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22.2. Using JavaScript from Java

Having explored how to control Java from JavaScript code, we now turn to the opposite problem: how to control JavaScript from Java code. This control is accomplished primarily through the Java netscape.javascript.JSObject class, which represents a JavaScript object within a Java program. The JavaScript-to-Java capabilities described in the previous section typically work well in both Netscape and Internet Explorer. In contrast, the Java-to-JavaScript techniques described here are not as robustly supported, and you may well encounter bugs in both Netscape and IE.

22.2.1. The JSObject Class

All Java interactions with JavaScript are handled through an instance of the netscape.javascript.JSObject class. An instance of this class is a wrapper around a single JavaScript object. The class defines methods that allow you to read and write property values and array elements of the JavaScript object and to invoke methods of the object. Here is a synopsis of this class:

public final class JSObject extends Object {
    // Static method to obtain initial JSObject for applet's browser window
    public static JSObject getWindow(java.applet.Applet applet);
    public Object getMember(String name);                    // Read object property
    public Object getSlot(int index);                        // Read array element
    public void setMember(String name, Object value);        // Set object property
    public void setSlot(int index, Object value);            // Set array element
    public void removeMember(String name);                   // Delete property
    public Object call(String methodName, Object args[]);    // Invoke method
    public Object eval(String s);                            // Evaluate string
    public String toString( );                              // Convert to string
    protected void finalize( );

Because all JavaScript objects appear in a hierarchy rooted in the current browser window, JSObject objects must also appear in a hierarchy. To interact with any JavaScript objects, a Java applet must first obtain a JSObject that represents the browser window (or frame) in which the applet appears. The JSObject class does not define a constructor method, so we cannot simply create an appropriate JSObject. Instead, we must call the static getWindow( ) method. When passed a reference to an applet, this method returns a JSObject that represents the browser window that contains the applet. Thus, every applet that interacts with JavaScript includes a line that looks something like this:

JSObject jsroot = JSObject.getWindow(this);  // "this" is the applet itself

Having obtained a JSObject that refers to the root window of the JavaScript object hierarchy, you can use instance methods of the JSObject to read the values of properties of the JavaScript object that it represents. Most of these properties have values that are themselves JavaScript objects, so you can continue the process and read their properties as well. The JSObject getMember( ) method returns the value of a named property, while the getSlot( ) method returns the value of a numbered array element of the specified JavaScript object. You might use these methods as follows:

import netscape.javascript.JSObject;  // This must be at the top of the file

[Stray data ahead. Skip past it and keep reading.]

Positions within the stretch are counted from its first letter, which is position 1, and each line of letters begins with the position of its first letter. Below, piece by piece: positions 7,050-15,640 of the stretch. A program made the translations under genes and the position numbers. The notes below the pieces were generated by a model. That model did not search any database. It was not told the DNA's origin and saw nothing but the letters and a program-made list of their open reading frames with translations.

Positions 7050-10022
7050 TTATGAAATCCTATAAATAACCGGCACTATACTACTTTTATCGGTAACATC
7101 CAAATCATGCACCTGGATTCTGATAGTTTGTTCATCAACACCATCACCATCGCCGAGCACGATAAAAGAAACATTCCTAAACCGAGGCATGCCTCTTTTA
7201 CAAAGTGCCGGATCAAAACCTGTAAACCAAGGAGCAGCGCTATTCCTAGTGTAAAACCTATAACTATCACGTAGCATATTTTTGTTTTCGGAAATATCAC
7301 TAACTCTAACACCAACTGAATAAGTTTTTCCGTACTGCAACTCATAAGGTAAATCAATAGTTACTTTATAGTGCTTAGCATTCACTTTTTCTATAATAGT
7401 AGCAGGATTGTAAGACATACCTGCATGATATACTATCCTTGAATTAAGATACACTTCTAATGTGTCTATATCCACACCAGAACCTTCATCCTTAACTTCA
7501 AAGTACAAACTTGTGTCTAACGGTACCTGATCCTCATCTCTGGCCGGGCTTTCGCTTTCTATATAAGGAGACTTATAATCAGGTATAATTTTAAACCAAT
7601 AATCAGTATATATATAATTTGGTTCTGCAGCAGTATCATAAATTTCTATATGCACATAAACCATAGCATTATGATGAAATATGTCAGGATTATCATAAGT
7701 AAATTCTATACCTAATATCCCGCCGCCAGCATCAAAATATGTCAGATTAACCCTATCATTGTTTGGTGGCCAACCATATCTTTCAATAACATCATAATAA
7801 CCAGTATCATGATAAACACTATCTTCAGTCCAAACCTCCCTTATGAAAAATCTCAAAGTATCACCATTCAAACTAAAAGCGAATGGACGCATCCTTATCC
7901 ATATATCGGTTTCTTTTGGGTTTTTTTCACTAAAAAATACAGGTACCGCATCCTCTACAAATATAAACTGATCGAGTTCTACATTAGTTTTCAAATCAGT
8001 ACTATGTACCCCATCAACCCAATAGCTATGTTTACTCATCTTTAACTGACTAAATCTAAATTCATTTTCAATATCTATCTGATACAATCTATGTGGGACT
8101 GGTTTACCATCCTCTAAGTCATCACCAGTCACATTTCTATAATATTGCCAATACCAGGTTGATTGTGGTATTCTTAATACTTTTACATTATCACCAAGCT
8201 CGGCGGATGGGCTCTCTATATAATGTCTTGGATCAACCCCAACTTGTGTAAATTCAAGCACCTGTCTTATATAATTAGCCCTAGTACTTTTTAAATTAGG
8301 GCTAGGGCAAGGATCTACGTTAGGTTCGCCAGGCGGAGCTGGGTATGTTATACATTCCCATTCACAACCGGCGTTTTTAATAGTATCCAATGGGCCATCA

JSObject jsroot = JSObject.getWindow(this);                   // self
JSObject document = (JSObject) jsroot.getMember("document");  //  .document
JSObject applets = (JSObject) document.getMember("applets");  //    .applets
Applet applet0 = (Applet) applets.getSlot(0);                 //      [0] 

You should note two things about this code fragment. First, getMember( ) and getSlot( ) both return a value of type "Object", which generally must be cast to some more specific value, such as a JSObject. Second, the value read from slot 0 of the applets array can be cast to an Applet, rather than a JSObject. This is because the elements of the JavaScript applets[] array are JavaObject objects that represent Java Applet objects. When Java reads a JavaScript JavaObject, it unwraps that object and returns the Java object that it contains (in this case, an Applet). The data conversion that occurs through the JSObject interface is documented later in this chapter.

The JSObject class also supports methods for setting properties and array elements of JavaScript objects. setMember( ) and setSlot( ) are analogous to the getMember( ) and getSlot( ) methods. These methods set the value of a named property or a numbered array element to a specified value. Note, however, that the value to be set must be a Java object. If you want to set a value of a primitive type, use the corresponding Java wrapper class: use an Integer object instead of an int value, for example. Finally, the removeMember( ) method allows you to delete the value of a named property from a JavaScript object.

In addition to reading and writing properties and array elements from JavaScript objects, the JSObject class allows you to invoke methods of JavaScript objects. The JSObject call( ) method invokes a named method of the specified JavaScript object and passes a specified array of Java objects as arguments to that method. As we saw when setting JavaScript properties, it is not possible to pass primitive Java values as arguments to a JavaScript method; instead you must use the corresponding Java object types. For example, you might use the call( ) method in Java code like the following to open a new browser window: